Thirteen Elements of Effective Mathematics Instruction

By Nancy Drickey.

Published by The International Journal of Science, Mathematics and Technology Learning

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Article: Print $US10.00
Article: Electronic $US5.00

Thirteen elements of effective mathematics instruction were developed during a multi-year research project involving middle school mathematics classroom observations and teacher interviews in the U.S., Japan, China, Malaysia, and Singapore. The thirteen elements were derived from about thirty key indicators of lesson design, implementation, mathematics content, and classroom culture found in the Horizon Research “Inside the Classroom Observation and Analytic Protocol”. As an evaluator, the Horizon Research protocol was used to score key indicators, determine synthesis ratings, give supporting evidence for synthesis ratings, and ultimately decide on an overall capsule rating of the quality of a lesson. To simplify this task, the key indicators were condensed down to thirteen specific elements that should be present in every effective math lesson. This paper describes each of the thirteen elements and how they were developed and used.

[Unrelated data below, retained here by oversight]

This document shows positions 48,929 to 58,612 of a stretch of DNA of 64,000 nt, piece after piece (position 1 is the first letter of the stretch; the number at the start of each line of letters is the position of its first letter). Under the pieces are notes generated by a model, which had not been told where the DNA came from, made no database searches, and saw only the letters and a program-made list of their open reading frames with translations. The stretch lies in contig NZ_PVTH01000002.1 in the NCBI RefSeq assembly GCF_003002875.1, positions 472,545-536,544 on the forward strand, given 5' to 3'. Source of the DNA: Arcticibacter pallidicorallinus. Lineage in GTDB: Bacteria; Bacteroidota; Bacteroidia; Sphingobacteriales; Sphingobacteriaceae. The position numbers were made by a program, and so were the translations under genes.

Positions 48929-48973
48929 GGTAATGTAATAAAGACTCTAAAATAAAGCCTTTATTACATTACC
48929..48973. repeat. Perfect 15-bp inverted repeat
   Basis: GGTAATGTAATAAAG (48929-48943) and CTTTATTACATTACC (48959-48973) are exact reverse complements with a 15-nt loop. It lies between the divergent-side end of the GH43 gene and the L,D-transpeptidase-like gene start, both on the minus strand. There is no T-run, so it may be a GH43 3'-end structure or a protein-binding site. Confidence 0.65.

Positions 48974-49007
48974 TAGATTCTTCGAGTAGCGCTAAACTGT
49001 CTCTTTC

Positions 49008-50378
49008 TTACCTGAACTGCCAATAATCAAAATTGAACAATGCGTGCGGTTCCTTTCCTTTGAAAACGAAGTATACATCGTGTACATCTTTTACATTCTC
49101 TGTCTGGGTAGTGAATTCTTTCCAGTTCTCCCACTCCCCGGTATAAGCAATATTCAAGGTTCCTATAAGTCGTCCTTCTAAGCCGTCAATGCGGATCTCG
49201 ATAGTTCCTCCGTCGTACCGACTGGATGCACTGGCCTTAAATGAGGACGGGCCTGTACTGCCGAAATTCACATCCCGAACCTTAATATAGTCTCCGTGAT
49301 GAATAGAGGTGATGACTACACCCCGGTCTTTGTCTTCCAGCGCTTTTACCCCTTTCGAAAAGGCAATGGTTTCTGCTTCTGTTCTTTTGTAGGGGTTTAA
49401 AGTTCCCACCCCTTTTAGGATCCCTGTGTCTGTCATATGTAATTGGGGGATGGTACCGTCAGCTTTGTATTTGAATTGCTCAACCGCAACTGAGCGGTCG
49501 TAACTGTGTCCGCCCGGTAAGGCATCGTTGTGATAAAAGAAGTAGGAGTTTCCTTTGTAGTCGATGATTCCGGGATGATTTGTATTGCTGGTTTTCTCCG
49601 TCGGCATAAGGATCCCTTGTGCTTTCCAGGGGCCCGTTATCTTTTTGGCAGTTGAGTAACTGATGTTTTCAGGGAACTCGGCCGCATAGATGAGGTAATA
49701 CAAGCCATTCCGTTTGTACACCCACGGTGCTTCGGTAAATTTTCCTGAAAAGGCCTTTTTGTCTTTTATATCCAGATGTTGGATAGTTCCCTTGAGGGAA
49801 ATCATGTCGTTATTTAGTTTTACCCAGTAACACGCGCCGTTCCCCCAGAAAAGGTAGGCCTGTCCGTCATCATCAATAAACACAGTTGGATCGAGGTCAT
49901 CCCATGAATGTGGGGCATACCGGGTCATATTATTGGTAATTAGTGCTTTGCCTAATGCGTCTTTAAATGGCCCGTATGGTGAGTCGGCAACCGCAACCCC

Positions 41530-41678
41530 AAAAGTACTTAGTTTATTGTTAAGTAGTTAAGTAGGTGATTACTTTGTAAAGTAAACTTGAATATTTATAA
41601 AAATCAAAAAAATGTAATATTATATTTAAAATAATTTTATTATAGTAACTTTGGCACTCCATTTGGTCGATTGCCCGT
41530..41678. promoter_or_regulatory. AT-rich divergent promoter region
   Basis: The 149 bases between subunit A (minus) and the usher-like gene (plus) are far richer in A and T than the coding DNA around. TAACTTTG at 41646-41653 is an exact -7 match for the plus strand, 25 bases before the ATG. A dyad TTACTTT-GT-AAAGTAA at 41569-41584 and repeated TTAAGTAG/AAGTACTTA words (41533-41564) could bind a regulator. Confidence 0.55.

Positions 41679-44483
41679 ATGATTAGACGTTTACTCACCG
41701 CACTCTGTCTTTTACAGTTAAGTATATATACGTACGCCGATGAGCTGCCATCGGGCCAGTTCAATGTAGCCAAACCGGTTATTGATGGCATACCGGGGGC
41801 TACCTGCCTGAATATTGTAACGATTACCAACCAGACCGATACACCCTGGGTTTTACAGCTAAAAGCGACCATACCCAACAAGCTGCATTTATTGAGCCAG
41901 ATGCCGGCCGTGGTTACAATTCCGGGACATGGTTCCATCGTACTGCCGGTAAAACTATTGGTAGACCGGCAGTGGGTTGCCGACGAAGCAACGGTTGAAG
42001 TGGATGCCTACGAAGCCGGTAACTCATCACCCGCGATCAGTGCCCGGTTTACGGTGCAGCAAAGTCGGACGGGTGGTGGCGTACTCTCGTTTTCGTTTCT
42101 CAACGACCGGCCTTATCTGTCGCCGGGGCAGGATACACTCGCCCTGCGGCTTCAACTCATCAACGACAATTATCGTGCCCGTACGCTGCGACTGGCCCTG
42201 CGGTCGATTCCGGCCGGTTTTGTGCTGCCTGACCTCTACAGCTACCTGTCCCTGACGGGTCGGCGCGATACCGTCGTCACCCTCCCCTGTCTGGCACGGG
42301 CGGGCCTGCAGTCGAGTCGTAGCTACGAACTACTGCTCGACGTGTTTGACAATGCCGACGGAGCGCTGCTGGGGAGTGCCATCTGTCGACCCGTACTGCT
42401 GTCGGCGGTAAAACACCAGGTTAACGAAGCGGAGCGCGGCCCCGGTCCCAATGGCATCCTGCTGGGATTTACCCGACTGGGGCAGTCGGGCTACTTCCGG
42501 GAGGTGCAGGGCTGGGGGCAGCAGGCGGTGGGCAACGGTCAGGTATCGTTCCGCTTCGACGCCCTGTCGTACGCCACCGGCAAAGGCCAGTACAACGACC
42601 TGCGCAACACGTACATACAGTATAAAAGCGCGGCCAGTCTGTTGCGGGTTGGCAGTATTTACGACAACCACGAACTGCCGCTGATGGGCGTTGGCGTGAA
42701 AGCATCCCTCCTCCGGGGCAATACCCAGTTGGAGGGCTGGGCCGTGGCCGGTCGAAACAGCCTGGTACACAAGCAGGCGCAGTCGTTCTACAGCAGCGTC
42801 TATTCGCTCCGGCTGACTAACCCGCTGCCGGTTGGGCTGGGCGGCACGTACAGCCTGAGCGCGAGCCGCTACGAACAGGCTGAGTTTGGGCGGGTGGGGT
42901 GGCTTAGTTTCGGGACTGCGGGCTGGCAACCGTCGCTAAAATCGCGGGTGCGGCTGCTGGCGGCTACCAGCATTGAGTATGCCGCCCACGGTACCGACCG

Keywords: Mathematics Education, Teaching Pedagogy, Classroom Observation

The International Journal of Science, Mathematics and Technology Learning, Volume 19, Issue 2, pp.121-128. Article: Print (Spiral Bound). Article: Electronic (PDF File; 307.808KB).

Dr. Nancy Drickey

Associate Dean and Associate Professor, Academic Affairs and Education Department, Linfield College, McMinnville, OR, USA

Dr. Nancy Drickey teaches math methods courses at Linfield College and also serves as the Associate Dean of Academic Affairs for Budgeting and Planning. She enjoys teaching January term courses off-campus, such as in Hawaii and Puerto Rico. Her research interests are in international mathematics education. She is in the middle of a 5–year research project studying math instruction in Japan, China, India, Malaysia, and Singapore, with hopes of going to Finland in 2013.